[It’s] the subjective experience of emotions — that Smith explores in her charming new book, The Book of Human Emotions. It’s a roundup of 154 words from around the world that you could call an exploration of “emotional granularity,” as it provides language for some very specific emotions you likely never knew you had. “It’s a long-held idea that if you put a name to a feeling, it can help that feeling become less overwhelming,” she said. “All sorts of stuff that’s swirling around and feeling painful can start to feel a bit more manageable,” once you’ve pinned the feeling down and named it.

Doctors Say Your Word Choice Can Hugely Change Your Brain

Every word counts:

Be careful because the next word you say could determine how your day is, or the rest of your life might pan out. Doctors at Thomas Jefferson University explained that the choice of our words could actually have more impact on our lives than we actually think.

© 2016 by Mary Daniels Brown

Last Week’s Links

Recent Articles on Sleep, Memory, Learning, Brain Function, and Mind Wandering

Examining Sleep’s Roles in Memory and Learning

Go ahead and take that nap. New research suggests that sleep can improve both memory and creativity.

Getting smarter

Brain-training games won’t boost your IQ, but a host of strategies can improve your cognitive abilities one piece at a time

brain02Psychologist Jeffrey M. Zacks of Washington University in St. Louis looks at various popular methods advertised to improve cognitive functioning, including brain-training games, drugs, subliminal training programs, electrical stimulation

His conclusion: “Sadly, most of the rapid cognitive enhancers currently being peddled are not very effective.” However, he adds, there are a few approaches that can make us better at performing specific functions, such as remembering people’s names: “we can all think better in specific domains if we engage in focused practice, and be smarter, happier and healthier if we take care of ourselves.”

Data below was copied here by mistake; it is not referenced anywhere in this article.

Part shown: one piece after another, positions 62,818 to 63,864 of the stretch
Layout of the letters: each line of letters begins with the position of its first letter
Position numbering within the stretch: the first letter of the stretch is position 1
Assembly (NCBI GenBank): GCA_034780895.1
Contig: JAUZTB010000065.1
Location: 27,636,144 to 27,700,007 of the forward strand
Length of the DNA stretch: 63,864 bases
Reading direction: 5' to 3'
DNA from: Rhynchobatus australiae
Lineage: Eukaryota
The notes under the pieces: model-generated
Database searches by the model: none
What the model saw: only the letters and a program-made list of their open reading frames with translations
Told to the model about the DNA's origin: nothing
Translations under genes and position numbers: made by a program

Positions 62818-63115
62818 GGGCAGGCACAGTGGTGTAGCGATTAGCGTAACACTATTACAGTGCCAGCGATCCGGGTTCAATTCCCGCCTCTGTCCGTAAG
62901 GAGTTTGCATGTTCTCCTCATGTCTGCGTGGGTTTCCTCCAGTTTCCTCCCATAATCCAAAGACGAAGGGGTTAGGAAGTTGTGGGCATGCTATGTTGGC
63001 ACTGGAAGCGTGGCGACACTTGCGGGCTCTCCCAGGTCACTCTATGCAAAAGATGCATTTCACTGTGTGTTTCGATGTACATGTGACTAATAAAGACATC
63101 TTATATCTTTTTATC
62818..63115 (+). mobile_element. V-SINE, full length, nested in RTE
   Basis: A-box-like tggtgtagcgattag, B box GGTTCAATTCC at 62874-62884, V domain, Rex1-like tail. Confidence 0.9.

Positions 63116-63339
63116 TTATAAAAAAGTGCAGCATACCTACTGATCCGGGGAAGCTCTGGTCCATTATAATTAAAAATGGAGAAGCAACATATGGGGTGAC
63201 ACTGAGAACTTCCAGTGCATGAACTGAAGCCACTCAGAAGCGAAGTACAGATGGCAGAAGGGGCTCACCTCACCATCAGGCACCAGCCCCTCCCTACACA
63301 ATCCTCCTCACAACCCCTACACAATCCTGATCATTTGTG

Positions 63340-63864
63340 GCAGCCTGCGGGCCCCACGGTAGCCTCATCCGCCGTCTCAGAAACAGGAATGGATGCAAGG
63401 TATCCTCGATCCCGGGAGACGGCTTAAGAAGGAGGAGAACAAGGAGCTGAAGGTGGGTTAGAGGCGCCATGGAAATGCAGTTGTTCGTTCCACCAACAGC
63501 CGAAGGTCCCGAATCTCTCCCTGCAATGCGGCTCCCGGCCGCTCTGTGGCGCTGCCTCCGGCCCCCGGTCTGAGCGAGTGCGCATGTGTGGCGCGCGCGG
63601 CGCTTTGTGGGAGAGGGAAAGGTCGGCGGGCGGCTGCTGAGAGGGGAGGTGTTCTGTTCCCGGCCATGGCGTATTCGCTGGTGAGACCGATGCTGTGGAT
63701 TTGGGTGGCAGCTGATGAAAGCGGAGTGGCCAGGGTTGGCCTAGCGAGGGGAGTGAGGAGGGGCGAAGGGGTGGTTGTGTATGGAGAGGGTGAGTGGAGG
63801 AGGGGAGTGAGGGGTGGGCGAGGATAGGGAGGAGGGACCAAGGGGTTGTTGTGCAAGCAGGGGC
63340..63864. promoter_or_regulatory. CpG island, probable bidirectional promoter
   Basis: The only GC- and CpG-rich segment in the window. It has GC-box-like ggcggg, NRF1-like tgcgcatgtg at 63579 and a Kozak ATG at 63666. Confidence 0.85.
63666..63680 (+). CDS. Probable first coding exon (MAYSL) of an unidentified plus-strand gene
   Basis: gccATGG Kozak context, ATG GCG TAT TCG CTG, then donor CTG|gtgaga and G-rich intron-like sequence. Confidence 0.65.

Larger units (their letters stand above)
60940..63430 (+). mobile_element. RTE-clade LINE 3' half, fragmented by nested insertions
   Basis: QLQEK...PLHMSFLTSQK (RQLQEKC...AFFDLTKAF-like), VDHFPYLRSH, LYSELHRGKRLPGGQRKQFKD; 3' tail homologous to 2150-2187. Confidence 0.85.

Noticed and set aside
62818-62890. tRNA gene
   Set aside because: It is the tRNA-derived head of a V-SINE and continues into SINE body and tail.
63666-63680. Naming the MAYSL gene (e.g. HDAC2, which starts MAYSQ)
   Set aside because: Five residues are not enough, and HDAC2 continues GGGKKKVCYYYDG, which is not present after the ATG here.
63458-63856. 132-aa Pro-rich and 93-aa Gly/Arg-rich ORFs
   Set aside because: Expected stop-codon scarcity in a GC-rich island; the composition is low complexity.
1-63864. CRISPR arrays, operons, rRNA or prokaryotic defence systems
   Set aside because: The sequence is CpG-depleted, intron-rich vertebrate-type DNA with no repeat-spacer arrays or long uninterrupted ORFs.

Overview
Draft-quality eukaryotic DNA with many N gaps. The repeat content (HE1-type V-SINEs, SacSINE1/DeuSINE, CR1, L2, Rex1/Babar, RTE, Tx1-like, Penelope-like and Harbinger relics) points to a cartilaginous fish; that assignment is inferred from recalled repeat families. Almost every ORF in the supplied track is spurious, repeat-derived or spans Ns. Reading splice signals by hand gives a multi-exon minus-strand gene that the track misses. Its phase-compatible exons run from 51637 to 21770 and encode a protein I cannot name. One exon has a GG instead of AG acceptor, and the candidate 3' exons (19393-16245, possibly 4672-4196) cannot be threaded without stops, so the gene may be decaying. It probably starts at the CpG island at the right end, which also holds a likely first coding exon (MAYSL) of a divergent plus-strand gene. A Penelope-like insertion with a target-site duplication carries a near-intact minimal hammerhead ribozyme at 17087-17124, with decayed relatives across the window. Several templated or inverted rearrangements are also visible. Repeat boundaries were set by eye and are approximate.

Jerome S. Bruner, Who Shaped Understanding of the Young Mind, Dies at 100

Jerome S. Bruner, whose theories about perception, child development and learning informed education policy for generations and helped launch the modern study of creative problem solving, known as the cognitive revolution, died on Sunday [June 5, 2016] at his home in Manhattan. He was 100.

In his later work, Bruner applied ideas about thinking, culture, and storytelling to understanding legal and cultural issues.

Why Do Our Minds Wander?

sometimes, even without going to sleep, we turn away from the world. We turn inward. We are contemplative or detached. We decouple ourselves from the environment and we are set free, as it were, to let our minds play themselves.

Philosopher Alva Noë of the University of California, Berkeley, discusses the problems of studying when, why, and how our minds sometimes wander.

© 2016 by Mary Daniels Brown

Last Week’s Links

I’m trying out something different this week. I have three blogs:

Because of these wide-ranging interests, I often end up with lots of open browser tabs containing quite a variety of materials.

Since sorting all these materials out for the individual blogs can be quite time-consuming, I’m going to try to streamline my blogging process by putting together a weekly list of all the interesting articles I come across and publishing the same post to all three of the blogs. Feel free to click on whichever links interest you and to ignore the rest.